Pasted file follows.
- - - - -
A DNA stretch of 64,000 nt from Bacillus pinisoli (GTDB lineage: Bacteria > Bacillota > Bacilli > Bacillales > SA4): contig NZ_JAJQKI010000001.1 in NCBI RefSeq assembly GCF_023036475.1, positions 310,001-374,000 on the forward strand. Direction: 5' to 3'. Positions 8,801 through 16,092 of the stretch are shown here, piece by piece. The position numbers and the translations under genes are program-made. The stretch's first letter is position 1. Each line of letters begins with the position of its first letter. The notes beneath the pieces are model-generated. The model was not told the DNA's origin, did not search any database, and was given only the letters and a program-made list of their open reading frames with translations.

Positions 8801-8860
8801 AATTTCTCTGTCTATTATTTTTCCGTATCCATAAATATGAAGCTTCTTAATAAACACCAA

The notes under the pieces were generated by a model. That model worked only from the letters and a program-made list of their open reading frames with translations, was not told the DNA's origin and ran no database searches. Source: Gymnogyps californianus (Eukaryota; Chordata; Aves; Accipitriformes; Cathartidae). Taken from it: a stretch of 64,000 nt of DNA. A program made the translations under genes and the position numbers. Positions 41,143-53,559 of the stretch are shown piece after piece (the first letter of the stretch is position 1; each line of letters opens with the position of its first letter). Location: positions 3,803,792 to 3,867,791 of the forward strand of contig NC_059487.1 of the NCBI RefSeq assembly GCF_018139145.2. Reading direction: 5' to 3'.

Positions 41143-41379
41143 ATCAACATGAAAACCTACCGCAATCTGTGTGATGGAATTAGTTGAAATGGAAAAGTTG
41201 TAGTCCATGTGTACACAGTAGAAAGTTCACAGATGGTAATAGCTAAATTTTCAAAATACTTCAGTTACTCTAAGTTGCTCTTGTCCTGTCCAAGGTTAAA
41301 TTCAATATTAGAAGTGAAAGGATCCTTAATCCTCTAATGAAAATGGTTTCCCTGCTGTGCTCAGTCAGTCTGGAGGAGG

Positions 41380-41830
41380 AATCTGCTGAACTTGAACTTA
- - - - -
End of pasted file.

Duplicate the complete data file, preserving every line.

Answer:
A DNA stretch of 64,000 nt from Bacillus pinisoli (GTDB lineage: Bacteria > Bacillota > Bacilli > Bacillales > SA4): contig NZ_JAJQKI010000001.1 in NCBI RefSeq assembly GCF_023036475.1, positions 310,001-374,000 on the forward strand. Direction: 5' to 3'. Positions 8,801 through 16,092 of the stretch are shown here, piece by piece. The position numbers and the translations under genes are program-made. The stretch's first letter is position 1. Each line of letters begins with the position of its first letter. The notes beneath the pieces are model-generated. The model was not told the DNA's origin, did not search any database, and was given only the letters and a program-made list of their open reading frames with translations.

Positions 8801-8860
8801 AATTTCTCTGTCTATTATTTTTCCGTATCCATAAATATGAAGCTTCTTAATAAACACCAA

The notes under the pieces were generated by a model. That model worked only from the letters and a program-made list of their open reading frames with translations, was not told the DNA's origin and ran no database searches. Source: Gymnogyps californianus (Eukaryota; Chordata; Aves; Accipitriformes; Cathartidae). Taken from it: a stretch of 64,000 nt of DNA. A program made the translations under genes and the position numbers. Positions 41,143-53,559 of the stretch are shown piece after piece (the first letter of the stretch is position 1; each line of letters opens with the position of its first letter). Location: positions 3,803,792 to 3,867,791 of the forward strand of contig NC_059487.1 of the NCBI RefSeq assembly GCF_018139145.2. Reading direction: 5' to 3'.

Positions 41143-41379
41143 ATCAACATGAAAACCTACCGCAATCTGTGTGATGGAATTAGTTGAAATGGAAAAGTTG
41201 TAGTCCATGTGTACACAGTAGAAAGTTCACAGATGGTAATAGCTAAATTTTCAAAATACTTCAGTTACTCTAAGTTGCTCTTGTCCTGTCCAAGGTTAAA
41301 TTCAATATTAGAAGTGAAAGGATCCTTAATCCTCTAATGAAAATGGTTTCCCTGCTGTGCTCAGTCAGTCTGGAGGAGG

Positions 41380-41830
41380 AATCTGCTGAACTTGAACTTA